What it was like navigating Covid travel rules to get home to the UK from Germany

Like many people, the Local Germany reader Michelle Jung, who runs a childcare centre, had lots of ups and downs while trying to visit her home country of the UK this summer. Here's how confusing Covid travel rules affected her plans.

What it was like navigating Covid travel rules to get home to the UK from Germany
Michelle Jung with her mum after managing to get home to the UK. Photo courtesy of Michelle Jung.

I have lived in Germany for 26 years but this summer has been the most difficult and complicated year to get back to the UK and visit family. My summer plans were a mixture of excitement, worry, frustration and hours and hours of scouring the net for information!

The original plan was that my husband, who’s a teacher, and I drive over to the UK for three weeks. We wanted to have enough time to visit relatives and also spend time sightseeing this wonderful island. These plans kept us going through a very challenging school year. April, May and June passed and regulations in the UK were still pretty tight not allowing visitors, even if they were fully vaccinated, to visit the country without going into self-isolation.

Unlike Germany, there were no “special” regulations for families to be reunited and I had to face the fact that I was being treated just like millions of other European tourists. My British passport seemed irrelevant. As July approached we started to get unrestful – the summer holidays were looming ahead and we had nothing booked. We set a deadline for ourselves and if nothing had changed by the end of July we would scrap our plans to go the UK. My poor family in England were left dangling – are they coming or not?

READ ALSO: Better than I could have imaged – how foreigners feel about being able to travel to Germany

‘Gave up all hope’

With no change of restrictions by the end of July we gave up all hope of traveling to Britain. Going into self-isolation was not an option for us. I was feeling pretty despondent and as a comfort we spontaneously booked a non-refundable holiday travelling in Austria and Italy. As fully vaccinated travellers living in Germany this was no problem. I had just started to get excited about our new holiday plans when the British government finally got round to changing travel restrictions at the beginning of August.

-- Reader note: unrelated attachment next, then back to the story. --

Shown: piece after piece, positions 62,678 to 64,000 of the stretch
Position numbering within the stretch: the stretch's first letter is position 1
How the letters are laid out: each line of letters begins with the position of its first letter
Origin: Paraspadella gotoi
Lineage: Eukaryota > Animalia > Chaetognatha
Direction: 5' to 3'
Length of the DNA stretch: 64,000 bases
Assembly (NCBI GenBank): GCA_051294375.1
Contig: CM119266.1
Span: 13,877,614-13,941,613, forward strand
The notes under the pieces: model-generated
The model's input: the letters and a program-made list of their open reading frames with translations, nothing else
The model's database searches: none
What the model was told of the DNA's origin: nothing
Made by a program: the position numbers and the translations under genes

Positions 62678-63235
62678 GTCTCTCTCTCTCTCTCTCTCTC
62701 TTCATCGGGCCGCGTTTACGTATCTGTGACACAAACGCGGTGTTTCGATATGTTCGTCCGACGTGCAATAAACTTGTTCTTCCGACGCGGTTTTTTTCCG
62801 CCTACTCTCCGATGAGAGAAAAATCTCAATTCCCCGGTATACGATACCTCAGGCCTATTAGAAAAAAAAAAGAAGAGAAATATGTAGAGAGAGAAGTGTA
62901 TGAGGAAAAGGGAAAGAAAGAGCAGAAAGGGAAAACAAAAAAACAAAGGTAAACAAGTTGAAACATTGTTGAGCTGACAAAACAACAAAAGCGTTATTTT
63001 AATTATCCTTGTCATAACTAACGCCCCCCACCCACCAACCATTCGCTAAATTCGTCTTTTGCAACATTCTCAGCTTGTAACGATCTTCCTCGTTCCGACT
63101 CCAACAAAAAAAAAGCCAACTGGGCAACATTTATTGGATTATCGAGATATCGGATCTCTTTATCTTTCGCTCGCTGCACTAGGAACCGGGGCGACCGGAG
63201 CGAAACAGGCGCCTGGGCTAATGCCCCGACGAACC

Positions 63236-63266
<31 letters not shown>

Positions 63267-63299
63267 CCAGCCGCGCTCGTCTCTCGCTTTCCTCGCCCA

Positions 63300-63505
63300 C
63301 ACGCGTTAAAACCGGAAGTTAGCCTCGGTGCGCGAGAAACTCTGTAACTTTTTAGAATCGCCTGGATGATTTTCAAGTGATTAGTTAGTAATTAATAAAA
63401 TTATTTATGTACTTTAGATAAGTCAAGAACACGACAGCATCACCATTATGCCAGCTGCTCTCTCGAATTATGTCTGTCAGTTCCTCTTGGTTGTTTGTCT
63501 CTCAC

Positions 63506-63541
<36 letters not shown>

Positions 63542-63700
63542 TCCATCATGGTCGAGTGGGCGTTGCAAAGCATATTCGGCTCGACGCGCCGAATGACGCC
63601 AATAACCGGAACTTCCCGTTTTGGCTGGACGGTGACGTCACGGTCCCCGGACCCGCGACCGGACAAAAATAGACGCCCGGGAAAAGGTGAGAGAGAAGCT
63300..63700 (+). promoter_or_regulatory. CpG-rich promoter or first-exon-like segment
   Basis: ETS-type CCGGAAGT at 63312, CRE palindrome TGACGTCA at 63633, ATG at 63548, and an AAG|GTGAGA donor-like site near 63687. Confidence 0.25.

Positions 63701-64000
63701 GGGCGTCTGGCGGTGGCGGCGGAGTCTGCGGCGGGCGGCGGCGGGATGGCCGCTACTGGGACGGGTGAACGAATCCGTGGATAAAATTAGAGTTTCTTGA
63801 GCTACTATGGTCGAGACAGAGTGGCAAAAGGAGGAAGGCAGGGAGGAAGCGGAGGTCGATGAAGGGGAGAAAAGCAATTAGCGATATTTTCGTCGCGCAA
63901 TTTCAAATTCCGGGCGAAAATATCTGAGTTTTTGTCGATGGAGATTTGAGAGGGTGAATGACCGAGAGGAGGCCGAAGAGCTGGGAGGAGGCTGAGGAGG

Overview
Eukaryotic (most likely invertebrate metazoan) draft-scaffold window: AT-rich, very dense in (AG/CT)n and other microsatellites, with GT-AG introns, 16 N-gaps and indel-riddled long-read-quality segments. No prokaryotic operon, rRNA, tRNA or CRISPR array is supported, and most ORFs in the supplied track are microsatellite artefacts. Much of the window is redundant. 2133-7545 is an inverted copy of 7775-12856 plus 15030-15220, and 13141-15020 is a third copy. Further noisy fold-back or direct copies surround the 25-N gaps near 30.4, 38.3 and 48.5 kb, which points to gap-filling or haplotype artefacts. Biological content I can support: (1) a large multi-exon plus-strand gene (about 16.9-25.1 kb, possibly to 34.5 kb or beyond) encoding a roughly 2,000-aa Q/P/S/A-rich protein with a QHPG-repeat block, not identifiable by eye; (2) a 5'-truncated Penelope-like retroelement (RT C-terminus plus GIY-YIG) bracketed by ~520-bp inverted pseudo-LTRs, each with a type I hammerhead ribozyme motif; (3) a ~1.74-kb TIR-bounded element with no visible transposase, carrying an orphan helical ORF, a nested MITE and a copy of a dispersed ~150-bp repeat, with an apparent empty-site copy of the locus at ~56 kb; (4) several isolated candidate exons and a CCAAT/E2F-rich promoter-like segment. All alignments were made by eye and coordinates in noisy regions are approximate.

Now I was in a mess! How can I go round travelling in Europe when I haven’t seen my family for over a year? I decided to spontaneously slot in a week’s visit to the UK before going on holiday to Austria.

I quickly booked a flight before all seats were taken and started the process of wading through regulations.

Michelle reunited with her mum, brother and sister. Photo courtesy of Michelle Jung.

The tricky part was flying on a Sunday but having a PCR test not older than 72 hours. How do I get my results at the doctor’s surgery at the weekend? Then I had to order an expensive PCR test in the UK for day two of my visit. Before the trip had even started I had spent nearly 200€ on tests. Good that I was travelling alone and not with my husband and three children.

Just before flying off to UK and anxiously awaiting my PCR test results, I discovered that Austria and Italy do not allow anyone to enter the country if they have been in  the UK  in the past 14 days. Great… we had to cancel our holiday and lose money. The long awaited summer holidays were turning into a disaster and my stress levels were pretty high.

READ ALSO: How travel to England from Germany has become stricter

Reunion with family 

Yet the unbelievable seemed to happen – I arrived in the UK safely and had a lovely reunion with my precious family. Everyone was happy but the trip was over-shadowed by coronavirus. My day two PCR test results came through half way through the week. Fortunately they were negative and so now the holiday could really begin. A day later a family member announced that she was ill and had tested positive. The rest of the family appointments were all cancelled and everyone had to do a PCR test and wait anxiously for results. My biggest worry was if I could get back to Germany.

And something else happened – on my second to last day in England I happened to read the latest issue of The Local on my phone and with horror discovered that people vaccinated with two different vaccines (Kreuzgeimpfte) aren’t counted as fully vaccinated in the UK (note from ed – these rules have now changed).